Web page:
The crash in the gold price isn’t all bad. In fact, it may even be a sign of recovery

Gold is where money runs when it's scared. That's what we found in the autumn of 2008, when the banking crisis unfolded

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Gold has such strong cultural resonance – from Midas to Goldfinger – that it is hard to regard it rationally. And so when the price soars, or plunges, there is a temptation to try to extract some grand message for humankind: what is the plunge saying about the state of the world economy?

Well, maybe nothing. Gold is a market just like any other, in the sense that it is driven by supply and demand. But it also a mirror in that it reflects the hopes and fears of human beings. Changes in the balance between hope and fear lead to swings in demand. Because supply is pretty much fixed, quite small shifts in that balance can therefore have a disproportionate impact on the price.

That is the best explanation for what is happening now. Four or five years ago, as the banking crisis unfolded, fears mounted that the authorities would be unable to cope. Even sophisticated investors became frightened and gold is where money runs when it is scared. The result was an extraordinary spike in the price. In the autumn of 2008, it was less than $800 an ounce; by September 2011, more than $1,800. People got rather carried away. A second, slightly lower peak last autumn led Bank of America Merrill Lynch (BAML) to take an even more bullish stance.

“Ultimately, we think gold can trade between $3,000 and $5,000 an ounce,” MacNeil Curry, that head of foreign-exchange and rates technical strategy at BAML, told CNBC on 21 September last year.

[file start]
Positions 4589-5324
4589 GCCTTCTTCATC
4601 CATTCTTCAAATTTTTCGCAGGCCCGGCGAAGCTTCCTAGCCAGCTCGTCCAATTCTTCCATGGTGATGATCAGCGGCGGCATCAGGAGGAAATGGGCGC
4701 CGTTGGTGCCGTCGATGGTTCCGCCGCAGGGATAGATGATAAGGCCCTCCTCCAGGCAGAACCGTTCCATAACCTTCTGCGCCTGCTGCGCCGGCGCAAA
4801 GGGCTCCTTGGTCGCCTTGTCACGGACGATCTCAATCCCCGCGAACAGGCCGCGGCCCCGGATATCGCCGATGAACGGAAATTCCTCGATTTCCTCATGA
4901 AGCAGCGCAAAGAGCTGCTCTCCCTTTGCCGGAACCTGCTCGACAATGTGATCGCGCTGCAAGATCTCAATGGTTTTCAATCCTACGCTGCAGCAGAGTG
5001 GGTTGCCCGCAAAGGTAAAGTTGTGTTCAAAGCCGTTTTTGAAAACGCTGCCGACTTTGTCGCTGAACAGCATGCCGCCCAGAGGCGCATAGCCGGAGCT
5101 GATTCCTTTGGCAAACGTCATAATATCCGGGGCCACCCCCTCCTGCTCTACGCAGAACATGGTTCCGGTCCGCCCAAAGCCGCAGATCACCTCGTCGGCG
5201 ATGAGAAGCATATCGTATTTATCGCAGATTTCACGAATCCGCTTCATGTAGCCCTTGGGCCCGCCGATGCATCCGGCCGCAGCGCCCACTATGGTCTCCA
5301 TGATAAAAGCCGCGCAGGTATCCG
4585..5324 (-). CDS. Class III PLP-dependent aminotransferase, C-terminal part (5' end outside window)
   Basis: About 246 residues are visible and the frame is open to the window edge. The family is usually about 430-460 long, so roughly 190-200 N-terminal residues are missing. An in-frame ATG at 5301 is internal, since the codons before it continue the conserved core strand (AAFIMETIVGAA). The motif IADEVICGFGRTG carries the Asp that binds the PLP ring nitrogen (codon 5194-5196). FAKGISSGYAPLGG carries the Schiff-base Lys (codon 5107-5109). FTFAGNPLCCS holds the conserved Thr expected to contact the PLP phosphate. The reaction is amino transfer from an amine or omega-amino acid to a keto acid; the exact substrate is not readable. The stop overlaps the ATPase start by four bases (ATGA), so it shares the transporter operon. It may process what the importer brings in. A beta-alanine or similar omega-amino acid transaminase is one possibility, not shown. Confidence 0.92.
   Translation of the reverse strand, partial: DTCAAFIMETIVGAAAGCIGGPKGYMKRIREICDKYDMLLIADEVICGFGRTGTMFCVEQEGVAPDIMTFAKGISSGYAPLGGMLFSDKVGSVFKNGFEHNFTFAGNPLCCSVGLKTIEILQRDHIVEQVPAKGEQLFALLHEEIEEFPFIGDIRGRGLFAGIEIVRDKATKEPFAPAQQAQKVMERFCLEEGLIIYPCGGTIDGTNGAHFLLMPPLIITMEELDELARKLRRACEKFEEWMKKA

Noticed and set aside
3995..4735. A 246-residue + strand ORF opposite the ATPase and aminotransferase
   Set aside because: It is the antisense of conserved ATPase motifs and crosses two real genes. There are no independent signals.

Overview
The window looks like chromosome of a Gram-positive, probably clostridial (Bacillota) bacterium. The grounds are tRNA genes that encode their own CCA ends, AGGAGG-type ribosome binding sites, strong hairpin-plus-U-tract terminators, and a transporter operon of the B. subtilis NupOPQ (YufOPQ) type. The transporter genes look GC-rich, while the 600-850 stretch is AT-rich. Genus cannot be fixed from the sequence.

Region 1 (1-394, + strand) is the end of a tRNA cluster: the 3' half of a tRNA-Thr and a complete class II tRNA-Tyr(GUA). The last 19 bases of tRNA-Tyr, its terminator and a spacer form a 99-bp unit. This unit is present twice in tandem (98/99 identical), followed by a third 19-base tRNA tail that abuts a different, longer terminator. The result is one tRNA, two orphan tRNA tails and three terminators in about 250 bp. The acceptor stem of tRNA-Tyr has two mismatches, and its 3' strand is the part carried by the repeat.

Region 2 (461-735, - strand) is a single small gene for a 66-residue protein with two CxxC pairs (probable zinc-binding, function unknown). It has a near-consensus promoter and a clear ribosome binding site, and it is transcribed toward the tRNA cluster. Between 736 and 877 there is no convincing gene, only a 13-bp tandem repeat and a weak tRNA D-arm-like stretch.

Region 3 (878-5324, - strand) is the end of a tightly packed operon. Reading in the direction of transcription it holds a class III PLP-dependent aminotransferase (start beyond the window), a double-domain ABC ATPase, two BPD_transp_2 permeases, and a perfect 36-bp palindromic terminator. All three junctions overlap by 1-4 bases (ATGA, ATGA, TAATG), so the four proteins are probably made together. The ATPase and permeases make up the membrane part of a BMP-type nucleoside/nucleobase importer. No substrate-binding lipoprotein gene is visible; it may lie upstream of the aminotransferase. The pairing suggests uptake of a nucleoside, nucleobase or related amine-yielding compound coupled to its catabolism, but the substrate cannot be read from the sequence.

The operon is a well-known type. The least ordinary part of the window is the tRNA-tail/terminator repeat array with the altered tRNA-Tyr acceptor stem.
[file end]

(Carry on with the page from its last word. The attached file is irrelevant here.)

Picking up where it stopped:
Well, that seems rather off-key now but it reflected a common view at the time. The Federal Reserve was printing money almost without limit and, sooner or later, that was bound to end up leading to more inflation. In a world where paper money is increasingly distrusted, the obvious safe haven was gold.

Since last autumn, three main shifts in mood have taken place. One has been the growing conviction that the US economic recovery is secure. So US equities have sustained a solid recovery, one that holders of other assets, including gold, have rather missed. The second is that Chinese growth has shaded back, and that puts less pressure on commodity prices in general. Gold is a commodity, albeit an unusual one. And the third shift is that, so far at least, there has been no pickup in inflation worldwide; actually, rather the reverse, because the J P Morgan index of global inflation peaked at 4 per cent in 2011 and is now down to 2.5 per cent.

So what can one sensibly say about gold now? The best anchor is the long, historical perspective. Gold, like all markets, has had peaks and troughs, but if you look at the price in real terms (ie adjusting for inflation) over the past century, there is a very broad market range of $300 to $800 an ounce in today’s money. Thus, at the beginning of 1915 the inflation-adjusted price was around $450. It peaked at $600 in the early 1930s, a function of falling prices in the US. In the 1950s, it was around $300, until the runaway inflation of the 1970s led to a new peak. In today’s money, the price was nearly $2,000 an ounce in early 1980. The return to monetary discipline brought it back down to around $350 by 2000, then it shot up again, just about reaching the late 1970s peak in 2011.

Yesterday, gold was $1,380 an ounce so, on this historical view, it has a lot farther to fall before it gets back into its long-term range. Of course, this is just an observation, not a prediction, and, on past experience, the return to its range could take 10 years. Meanwhile, though, we should remember that high gold prices have been associated with economic unrest, and low prices with calm and prosperity. So what has happened deserves a cautious welcome.

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